The future of the left since 1884

Time for Labour to take on UKIP

Even before a single vote was cast in Thursday’s election, it was clear that UKIP would clean up. That the party has not made a more significant impact on the council landscape is mainly due to the UK’s first past...


Even before a single vote was cast in Thursday’s election, it was clear that UKIP would clean up. That the party has not made a more significant impact on the council landscape is mainly due to the UK’s first past the post system (pay attention, Liberal Democrats), but the specifics of the British electoral system should not invite complacency on behalf of the established parties, as the 24 UKIP MEPs, elected under a proportional representation system, prove.

Given that Labour’s strategy was to remain silent on Europe and hope that its voters would automatically transfer their support to the European elections, it practically handed victory to UKIP. Labour has done well, gaining seven MEPs and increasing the number of council seats by 338. As the last time Labour won a European election was in 1994 under Margaret Beckett’s interim leadership, some commentators are hailing a second place as a huge victory. But it has not done well enough to be confident about winning next year’s general election. This satisfaction with being the runner-up is therefore a mistake.

The fate of the Liberal Democrats may invite the Labour leadership to further postpone clarifying its position on Europe, but hiding behind the losses of a rival party is hardly the behaviour of a government in waiting. The Lib Dems’ electoral woes are mainly due to a collection of broken promises since they joined a Conservative government rather than due to their unabashed pro-European campaign.

Cameron’s promise that the voices of those apparently disaffected with the EU have been “heard and understood” suggests that his party’s Eurosceptic wing will be significantly strengthened.  But despite promising a referendum in 2017, the majority of UKIP’s gains have been taken from the Conservatives rather than Labour. Ed Miliband must not fall into the same trap of bowing to pressure by shifting Labour’s position to the right and support a referendum. Instead, Labour needs to tackle UKIP head on by making a positive case for Europe and by openly talking about the underlying causes for Euroscepticism.

This challenge is not confined to the UK, however, and it is this task that progressives throughout Europe need to take on. The left has done sensationally badly in France, where Marine Le Pen’s Front National scored 25 per cent of the electoral vote, sending 24 MEPs to Brussels. European parliament rules mean that political groups must have at least 25 MEPs from five different countries; given Sunday’s results, it is clear the European parliament will for the first time see an extreme right-wing group.

As argued previously in the series, UKIP’s arguments were sustained by very little fact and could easily have been countered had Labour chosen to do so. As was the case with the Front National and the Dutch ‘Party of Freedom’, UKIP’s main focus and allure during its election campaign was immigration.

Blaming a country’s social and economic problems on immigration is an easy invitation for parties without real solutions, as it shifts the onus of change from the electorate to a community of potential scapegoats. Unemployment, crime, even climate change is blamed on a group of foreigners whose mere presence in the country causes an unsustainable strain to the social system.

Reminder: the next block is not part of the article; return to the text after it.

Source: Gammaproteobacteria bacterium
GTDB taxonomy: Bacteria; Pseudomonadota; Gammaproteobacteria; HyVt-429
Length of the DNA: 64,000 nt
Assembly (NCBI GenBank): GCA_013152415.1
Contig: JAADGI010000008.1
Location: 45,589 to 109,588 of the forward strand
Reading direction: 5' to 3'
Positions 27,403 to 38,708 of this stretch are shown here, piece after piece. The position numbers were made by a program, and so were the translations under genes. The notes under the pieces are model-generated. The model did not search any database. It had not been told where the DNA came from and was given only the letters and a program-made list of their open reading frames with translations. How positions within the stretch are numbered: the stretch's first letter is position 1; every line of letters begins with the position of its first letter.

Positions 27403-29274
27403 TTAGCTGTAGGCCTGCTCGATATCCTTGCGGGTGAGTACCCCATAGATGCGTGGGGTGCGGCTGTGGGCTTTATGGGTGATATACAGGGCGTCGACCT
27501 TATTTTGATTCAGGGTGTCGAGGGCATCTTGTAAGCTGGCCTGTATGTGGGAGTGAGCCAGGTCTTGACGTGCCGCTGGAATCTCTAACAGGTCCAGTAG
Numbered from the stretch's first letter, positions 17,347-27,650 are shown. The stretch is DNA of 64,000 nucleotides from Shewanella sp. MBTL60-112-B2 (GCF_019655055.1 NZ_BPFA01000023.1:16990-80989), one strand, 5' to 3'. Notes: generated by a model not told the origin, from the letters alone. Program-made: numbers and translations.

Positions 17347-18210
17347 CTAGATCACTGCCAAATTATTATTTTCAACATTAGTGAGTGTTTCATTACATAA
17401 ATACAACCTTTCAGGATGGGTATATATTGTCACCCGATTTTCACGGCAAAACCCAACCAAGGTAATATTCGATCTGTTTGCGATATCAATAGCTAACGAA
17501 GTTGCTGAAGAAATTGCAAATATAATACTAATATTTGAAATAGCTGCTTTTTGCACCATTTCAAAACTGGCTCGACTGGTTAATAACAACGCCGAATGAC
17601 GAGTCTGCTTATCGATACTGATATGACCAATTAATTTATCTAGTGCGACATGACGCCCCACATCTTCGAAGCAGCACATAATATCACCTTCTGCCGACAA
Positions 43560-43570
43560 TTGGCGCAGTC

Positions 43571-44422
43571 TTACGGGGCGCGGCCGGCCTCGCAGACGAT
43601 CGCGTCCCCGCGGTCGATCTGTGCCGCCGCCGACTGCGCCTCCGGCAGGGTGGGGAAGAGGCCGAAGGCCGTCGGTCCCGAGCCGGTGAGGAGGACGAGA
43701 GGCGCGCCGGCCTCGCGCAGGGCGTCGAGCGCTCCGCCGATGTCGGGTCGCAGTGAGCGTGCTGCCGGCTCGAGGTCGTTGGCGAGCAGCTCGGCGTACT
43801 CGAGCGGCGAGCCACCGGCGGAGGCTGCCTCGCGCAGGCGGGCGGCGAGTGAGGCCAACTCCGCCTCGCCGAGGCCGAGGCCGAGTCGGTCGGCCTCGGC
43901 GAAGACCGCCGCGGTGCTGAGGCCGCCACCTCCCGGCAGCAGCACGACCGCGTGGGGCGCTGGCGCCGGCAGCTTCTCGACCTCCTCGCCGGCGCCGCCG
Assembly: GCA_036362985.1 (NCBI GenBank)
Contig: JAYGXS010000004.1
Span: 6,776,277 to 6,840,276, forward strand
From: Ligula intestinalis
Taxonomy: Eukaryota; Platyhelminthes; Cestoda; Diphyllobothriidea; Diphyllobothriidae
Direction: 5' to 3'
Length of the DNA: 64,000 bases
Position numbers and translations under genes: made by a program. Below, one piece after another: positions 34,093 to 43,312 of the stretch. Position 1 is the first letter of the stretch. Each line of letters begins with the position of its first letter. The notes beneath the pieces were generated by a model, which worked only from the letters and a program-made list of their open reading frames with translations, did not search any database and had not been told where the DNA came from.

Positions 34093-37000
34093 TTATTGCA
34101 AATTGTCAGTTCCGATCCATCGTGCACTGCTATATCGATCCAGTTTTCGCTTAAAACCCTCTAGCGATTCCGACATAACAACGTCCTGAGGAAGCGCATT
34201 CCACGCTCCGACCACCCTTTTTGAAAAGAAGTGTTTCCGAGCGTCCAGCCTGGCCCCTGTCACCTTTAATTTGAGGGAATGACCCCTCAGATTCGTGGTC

The migration debate is tricky and requires balanced and careful language. It also requires honesty. A recent study by IPSOS Mori shows that some 31 per cent of the population is thought to consist of recent immigrants, whereas the actual figure is between 13-15 per cent, a misconception that could be explained through the rhetoric used by extreme right-wing parties.

In order to realise the benefits of immigration not only in the economy, but also among existing communities, political parties need to be honest about the changes politicians must make, and about the changes required from the host population. Competitiveness of skills is a key issue here. In order for Britain to remain competitive, education standards must be raised, learning a second language should be compulsory and start in primary schools, and lifelong learning should be a key feature of every professional career. More focus must be put on capturing those currently losing out from the benefits of an open market.

But most importantly, instead of jumping on the bandwagon of pointing towards a potential culprit, political leaders must find the audacity to tell voters when they are wrong. Both the EU and immigration are progressive forces that can benefit this country. Instead of moving to the right by toughening up immigration, they need to improve national standards in education and vocational skills when they are falling behind in international comparison, and they must phrase the message in a way that voters are willing to hear it.

Labour should remember that most British people are naturally open minded and welcoming.  They will listen to a positive message on immigration and on Europe if Labour is courageous enough to state it. Trying to counter UKIP’s advance through more Euroscepticism is the wrong answer to a question no one has asked. Labour can disarm UKIP by making a positive case for Europe and by openly and honestly talking about immigration. This, of course, requires political nerve, but so does becoming prime minister.

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